Survey responses double in 2023 as more children in care share insights

Minister for Child Safety, Minister for Seniors and Disability Services and Minister for Multicultural Affairs The Honourable Charis Mullen
  • Nearly 1000 children and young people responded to the 2023 My Life in Care survey, almost double the number of responses received the previous year
  • The survey found most children and young people in care in Queensland feel safe and secure
  • For the first time, children aged 5 to 9 and young people requiring literacy support had the opportunity to take part in a separate survey

Most children and young people in care feel safe and secure where they live, according to the results of the latest My Life in Care survey.

The 2023 results reflect the views of children and young people on their experience of the care system and different aspects of their lives, such as their family and relationships.

For the first time, a separate short survey was made available to children aged 5 to 9 years and young people requiring literacy support.

The survey provides a valuable insight into what is working well for children in care and what needs to change to improve their lives.

The survey found 87 per cent of respondents aged 10 to 18 years feel loved and cared for by someone most times or always and 96 per cent said they have someone in their life they trust.

A high proportion (83 per cent) of children and young people aged 10 to 18 years said the family or people they live with are fairly or very important and special to them.

For children and young people aged 5 to 9 who responded to the survey, 85 per cent feel safe where they live now, and a high proportion (91 per cent) said they have a grown-up they can talk to when they’re scared or worried.

The survey also identified that young people wanted greater support and preparation in their transition to adulthood and that children and young people wanted more help with their education.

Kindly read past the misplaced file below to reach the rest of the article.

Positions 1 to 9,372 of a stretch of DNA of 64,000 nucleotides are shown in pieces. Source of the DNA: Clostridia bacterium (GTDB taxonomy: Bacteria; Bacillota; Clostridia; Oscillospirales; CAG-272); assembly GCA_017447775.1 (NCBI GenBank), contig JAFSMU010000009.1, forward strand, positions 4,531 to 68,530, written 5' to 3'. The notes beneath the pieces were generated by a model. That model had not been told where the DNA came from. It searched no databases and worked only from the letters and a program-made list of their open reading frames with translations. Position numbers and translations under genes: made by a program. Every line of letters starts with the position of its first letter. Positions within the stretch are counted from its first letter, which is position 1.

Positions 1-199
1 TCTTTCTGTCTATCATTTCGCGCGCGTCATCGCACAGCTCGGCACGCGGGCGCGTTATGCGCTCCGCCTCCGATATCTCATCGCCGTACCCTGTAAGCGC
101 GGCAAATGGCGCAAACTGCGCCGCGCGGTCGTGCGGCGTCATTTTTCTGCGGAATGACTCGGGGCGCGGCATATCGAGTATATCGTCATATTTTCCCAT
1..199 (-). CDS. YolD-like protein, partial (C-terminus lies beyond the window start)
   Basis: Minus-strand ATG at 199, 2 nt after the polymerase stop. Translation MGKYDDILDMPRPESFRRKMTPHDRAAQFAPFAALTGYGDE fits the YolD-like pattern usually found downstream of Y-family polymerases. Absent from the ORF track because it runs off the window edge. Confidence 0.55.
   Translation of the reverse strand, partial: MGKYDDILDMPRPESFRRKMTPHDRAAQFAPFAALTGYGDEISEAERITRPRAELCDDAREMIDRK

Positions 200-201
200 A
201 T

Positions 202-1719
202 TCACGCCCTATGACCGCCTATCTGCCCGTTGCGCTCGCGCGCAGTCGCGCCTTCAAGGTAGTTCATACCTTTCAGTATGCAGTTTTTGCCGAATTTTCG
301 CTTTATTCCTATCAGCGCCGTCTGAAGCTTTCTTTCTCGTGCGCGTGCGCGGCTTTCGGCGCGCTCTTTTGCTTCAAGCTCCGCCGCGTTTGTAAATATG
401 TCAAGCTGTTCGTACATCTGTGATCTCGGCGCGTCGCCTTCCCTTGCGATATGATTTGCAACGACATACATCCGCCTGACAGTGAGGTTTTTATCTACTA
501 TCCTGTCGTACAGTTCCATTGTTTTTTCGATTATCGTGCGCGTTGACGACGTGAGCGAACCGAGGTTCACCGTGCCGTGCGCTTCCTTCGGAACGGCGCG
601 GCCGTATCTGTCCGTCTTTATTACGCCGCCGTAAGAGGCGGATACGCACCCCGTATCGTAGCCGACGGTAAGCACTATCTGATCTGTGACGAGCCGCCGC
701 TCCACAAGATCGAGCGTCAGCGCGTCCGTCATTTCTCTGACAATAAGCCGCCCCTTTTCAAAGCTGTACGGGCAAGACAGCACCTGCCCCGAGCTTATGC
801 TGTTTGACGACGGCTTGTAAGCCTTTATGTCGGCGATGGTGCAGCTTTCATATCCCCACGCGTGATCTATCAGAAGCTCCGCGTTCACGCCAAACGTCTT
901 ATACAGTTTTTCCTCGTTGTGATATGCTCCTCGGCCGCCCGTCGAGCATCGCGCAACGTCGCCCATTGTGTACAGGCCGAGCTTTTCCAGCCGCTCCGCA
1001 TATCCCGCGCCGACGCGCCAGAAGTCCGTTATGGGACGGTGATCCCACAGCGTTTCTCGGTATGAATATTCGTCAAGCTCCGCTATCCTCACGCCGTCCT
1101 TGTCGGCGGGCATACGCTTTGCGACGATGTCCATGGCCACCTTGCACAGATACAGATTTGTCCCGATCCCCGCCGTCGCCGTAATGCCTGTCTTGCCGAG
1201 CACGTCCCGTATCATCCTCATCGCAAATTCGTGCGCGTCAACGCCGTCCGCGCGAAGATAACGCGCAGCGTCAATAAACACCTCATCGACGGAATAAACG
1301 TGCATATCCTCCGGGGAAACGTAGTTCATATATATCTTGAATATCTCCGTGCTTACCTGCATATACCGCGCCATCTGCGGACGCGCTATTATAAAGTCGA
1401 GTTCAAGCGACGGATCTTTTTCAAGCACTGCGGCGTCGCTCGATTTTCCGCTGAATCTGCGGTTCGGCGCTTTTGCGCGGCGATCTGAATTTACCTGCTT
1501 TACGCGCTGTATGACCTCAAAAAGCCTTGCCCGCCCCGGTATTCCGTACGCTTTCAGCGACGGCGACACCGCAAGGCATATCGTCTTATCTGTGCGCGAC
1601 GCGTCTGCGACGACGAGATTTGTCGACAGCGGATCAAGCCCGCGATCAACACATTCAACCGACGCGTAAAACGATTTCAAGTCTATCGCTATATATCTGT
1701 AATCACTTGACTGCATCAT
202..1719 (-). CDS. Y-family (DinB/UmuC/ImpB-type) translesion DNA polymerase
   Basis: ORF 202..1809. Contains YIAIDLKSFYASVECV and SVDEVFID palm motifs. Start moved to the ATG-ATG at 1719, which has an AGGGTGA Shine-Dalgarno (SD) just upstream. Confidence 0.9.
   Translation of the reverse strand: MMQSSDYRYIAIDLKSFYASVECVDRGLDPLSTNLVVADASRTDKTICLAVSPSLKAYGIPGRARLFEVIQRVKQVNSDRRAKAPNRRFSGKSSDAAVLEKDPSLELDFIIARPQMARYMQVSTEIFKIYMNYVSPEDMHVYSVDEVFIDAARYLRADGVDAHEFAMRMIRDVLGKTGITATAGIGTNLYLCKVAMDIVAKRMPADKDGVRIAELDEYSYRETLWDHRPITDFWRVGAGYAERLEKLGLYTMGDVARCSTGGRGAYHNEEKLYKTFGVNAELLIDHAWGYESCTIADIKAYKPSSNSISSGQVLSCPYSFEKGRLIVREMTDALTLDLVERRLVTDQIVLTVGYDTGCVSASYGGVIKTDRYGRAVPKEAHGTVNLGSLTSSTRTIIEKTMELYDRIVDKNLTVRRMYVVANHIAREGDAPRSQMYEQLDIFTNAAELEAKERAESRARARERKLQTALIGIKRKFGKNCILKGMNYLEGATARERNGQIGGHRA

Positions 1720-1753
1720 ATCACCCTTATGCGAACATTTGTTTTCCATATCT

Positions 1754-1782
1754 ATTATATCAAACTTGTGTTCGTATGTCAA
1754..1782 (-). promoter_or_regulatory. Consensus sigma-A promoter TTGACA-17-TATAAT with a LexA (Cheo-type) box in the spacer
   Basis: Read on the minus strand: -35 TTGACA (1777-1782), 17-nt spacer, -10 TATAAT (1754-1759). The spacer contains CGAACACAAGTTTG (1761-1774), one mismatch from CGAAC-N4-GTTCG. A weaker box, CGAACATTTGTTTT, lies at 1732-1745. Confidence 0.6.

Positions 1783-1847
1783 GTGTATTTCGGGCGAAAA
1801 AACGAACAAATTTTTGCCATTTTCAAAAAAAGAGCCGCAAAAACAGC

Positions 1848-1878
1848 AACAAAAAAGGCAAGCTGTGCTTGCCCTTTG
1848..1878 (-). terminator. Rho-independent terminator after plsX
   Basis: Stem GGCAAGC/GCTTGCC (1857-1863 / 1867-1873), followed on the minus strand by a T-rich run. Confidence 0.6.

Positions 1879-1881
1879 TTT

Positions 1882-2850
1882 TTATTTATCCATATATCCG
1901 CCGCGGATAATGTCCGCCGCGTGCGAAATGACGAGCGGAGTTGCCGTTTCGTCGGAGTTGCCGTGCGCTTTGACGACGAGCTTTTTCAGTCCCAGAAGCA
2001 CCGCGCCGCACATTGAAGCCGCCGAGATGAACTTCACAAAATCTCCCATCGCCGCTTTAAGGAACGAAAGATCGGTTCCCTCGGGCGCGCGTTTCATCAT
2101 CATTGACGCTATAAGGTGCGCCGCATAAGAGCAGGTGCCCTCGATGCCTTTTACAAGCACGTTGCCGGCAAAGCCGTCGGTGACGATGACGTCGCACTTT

Aboriginal and Torres Strait Islander children and children from culturally and linguistically diverse backgrounds also wanted greater efforts to connect them to culture.

As stated by Minister for Child Safety Charis Mullen:

“The latest My Life in Care survey results are now back, giving us an insight into the lives of children and young people in the child protection system.

“This survey is about listening to the voices of children in care and showing them that their experiences matter.

“The feedback is also invaluable as we continue to work our way through the Roadmap for Residential Care in Queensland, where our priority was to listen to the stories of children and young people who had experienced being in care.

“It is wonderful to hear so many children and young people feel happy and cared for where they are living, and that the majority also feel safe and secure.

“This is a wonderful testament to the dedication and hard work of all those involved in the care system, including carers, child safety officers and sector workers who are so passionate about changing the trajectory for these children and young people.

“It’s clear that we must continue our efforts to improve outcomes for children in care, particularly in the areas of connection to culture, helping young adults prepare to exit the care system, and providing more support for children and young people in care with their education.

“Thank you to the almost 1000 children and young people who took the time to complete this survey, as well as the carers and caseworkers who supported them in this process.”

/Public Release. View in full here.